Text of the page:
However, the latter stage of J.R. Jayewardene regime was confronted with immense difficulties with the escalation of a ruthless war in the North which resulted in the 1983 riots in the city and most parts of the country.

Following the 83 communal riots and subsequent negative developments, peaceloving people, mainly professionals irrespective of communal differences left the country intensifying the brain drain once again which had been dwindling during the previous two decades.

Losing professionals in any discipline is a great loss to any developing country and we have experienced this in a number of occasions since independence.

To produce a professional in any discipline the State has to spend on average Rs. 1 – 1.5 million and unless they serve the country at least for 10 years, it is a waste of public funds.

Some State officers go abroad for higher education, some go after obtaining sabbatical leave and never return and serve the motherland. The Government should formulate a regulatory framework to get these officials bonded for a specified period to return and serve the country or to enforce a heavy penalty on the defaulters.

With all these problems our national economic growth rate also decreased slightly and the Government was compelled to seek more and more financial assistance from the World Bank , ADB and other donor organisations.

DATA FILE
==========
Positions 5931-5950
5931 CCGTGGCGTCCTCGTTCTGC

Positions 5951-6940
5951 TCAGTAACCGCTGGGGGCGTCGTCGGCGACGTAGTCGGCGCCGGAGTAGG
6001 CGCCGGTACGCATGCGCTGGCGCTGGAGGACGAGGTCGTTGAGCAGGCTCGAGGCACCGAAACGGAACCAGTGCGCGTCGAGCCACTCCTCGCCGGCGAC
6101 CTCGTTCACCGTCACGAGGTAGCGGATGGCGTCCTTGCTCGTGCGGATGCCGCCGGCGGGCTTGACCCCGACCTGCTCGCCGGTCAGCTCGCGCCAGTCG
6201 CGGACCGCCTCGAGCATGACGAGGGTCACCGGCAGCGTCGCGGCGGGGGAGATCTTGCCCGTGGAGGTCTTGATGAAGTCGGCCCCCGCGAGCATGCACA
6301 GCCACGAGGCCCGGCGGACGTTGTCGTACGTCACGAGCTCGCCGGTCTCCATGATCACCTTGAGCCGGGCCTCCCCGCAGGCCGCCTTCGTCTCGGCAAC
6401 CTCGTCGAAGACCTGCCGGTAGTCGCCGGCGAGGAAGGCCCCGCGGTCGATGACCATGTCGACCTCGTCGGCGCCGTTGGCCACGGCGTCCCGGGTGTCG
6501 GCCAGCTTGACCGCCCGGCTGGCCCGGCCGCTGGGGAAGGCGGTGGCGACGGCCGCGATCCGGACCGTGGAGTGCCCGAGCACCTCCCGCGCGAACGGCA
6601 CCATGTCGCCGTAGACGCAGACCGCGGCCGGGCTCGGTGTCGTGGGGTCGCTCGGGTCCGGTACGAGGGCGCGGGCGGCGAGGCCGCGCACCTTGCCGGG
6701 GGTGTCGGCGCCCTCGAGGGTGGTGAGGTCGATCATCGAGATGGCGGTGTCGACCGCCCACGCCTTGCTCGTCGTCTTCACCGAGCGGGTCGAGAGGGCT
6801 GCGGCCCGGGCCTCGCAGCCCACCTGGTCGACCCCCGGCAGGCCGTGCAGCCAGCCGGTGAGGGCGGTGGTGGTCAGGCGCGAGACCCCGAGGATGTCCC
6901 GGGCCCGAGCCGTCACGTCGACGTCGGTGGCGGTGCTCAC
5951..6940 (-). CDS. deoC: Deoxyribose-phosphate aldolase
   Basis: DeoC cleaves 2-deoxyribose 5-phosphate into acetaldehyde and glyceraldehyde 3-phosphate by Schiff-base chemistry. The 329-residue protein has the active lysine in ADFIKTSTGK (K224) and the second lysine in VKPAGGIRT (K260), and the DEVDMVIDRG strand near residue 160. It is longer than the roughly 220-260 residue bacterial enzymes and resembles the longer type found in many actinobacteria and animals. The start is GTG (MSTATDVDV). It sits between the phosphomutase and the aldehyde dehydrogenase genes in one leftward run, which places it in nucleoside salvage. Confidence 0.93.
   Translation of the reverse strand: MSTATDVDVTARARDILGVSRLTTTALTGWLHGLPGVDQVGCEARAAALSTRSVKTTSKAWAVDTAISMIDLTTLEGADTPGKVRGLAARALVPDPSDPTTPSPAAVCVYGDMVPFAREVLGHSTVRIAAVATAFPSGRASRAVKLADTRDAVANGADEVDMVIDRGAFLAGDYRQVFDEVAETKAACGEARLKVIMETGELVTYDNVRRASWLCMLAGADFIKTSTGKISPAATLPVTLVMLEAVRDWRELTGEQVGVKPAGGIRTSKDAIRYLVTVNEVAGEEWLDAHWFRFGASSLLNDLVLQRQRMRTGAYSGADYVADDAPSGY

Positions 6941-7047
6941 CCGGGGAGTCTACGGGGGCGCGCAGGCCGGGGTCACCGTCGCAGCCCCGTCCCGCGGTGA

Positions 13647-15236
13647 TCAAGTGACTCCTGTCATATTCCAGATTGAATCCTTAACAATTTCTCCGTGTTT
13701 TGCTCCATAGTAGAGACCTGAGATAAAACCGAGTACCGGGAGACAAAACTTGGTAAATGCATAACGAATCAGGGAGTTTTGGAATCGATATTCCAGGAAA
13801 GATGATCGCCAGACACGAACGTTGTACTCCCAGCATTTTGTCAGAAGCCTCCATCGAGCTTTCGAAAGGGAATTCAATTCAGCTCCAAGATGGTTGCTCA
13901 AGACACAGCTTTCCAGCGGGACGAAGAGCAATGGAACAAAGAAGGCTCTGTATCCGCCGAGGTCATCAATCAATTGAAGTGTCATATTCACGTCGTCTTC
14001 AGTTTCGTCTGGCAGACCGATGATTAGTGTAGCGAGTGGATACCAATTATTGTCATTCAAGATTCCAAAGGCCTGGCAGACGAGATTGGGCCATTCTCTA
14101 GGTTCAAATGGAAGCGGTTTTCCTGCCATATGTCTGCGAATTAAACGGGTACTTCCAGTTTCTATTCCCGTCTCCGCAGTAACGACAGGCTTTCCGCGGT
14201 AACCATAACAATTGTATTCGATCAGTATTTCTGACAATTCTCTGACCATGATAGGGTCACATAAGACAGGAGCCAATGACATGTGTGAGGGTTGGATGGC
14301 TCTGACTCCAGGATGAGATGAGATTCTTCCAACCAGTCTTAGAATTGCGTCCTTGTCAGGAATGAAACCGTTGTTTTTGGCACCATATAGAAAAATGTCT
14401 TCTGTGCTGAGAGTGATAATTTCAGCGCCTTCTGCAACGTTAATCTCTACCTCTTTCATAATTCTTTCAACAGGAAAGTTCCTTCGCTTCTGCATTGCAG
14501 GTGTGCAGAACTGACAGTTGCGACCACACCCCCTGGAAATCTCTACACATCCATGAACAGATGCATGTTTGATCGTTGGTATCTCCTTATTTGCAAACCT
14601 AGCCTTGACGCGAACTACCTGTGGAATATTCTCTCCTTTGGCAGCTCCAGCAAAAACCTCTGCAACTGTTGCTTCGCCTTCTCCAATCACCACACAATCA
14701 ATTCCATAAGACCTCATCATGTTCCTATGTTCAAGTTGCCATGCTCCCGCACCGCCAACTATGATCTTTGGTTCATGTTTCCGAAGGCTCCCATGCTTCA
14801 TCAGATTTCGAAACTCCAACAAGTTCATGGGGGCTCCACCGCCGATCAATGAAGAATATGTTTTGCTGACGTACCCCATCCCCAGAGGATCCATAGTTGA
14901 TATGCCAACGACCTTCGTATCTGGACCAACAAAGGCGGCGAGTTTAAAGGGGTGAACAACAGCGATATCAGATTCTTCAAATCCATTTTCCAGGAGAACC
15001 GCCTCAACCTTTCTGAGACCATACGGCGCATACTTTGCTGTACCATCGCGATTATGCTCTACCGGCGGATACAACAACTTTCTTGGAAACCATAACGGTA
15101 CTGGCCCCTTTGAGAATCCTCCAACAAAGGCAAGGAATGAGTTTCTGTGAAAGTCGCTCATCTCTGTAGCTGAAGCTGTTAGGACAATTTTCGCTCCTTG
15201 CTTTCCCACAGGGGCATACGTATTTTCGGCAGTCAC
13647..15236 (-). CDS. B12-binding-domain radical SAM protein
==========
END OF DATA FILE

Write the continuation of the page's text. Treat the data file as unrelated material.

Garment industry

During President R.Premadasa’s regime a commendable step was taken to earn the much needed foreign exchange by opening garment factories all over the country on which the Sri Lankan economy still depends on heavily. Sri Lanka which earned its national revenue from the exports of tea, rubber and coconut for a considerable period of time was replaced or overtaken by the remittances of our expatriate workers, garment industry exports and tourism. However, the high economic growth rate recorded during President J. R. Jayewardene’s period couldn’t be continued mainly due to the mass scale destructive activities of the LTTE movement in the North and equally destructive and atrocious vandalism committed by the JVP hooligans in most areas of the country who now try to pose as paragons of virtue before the general public.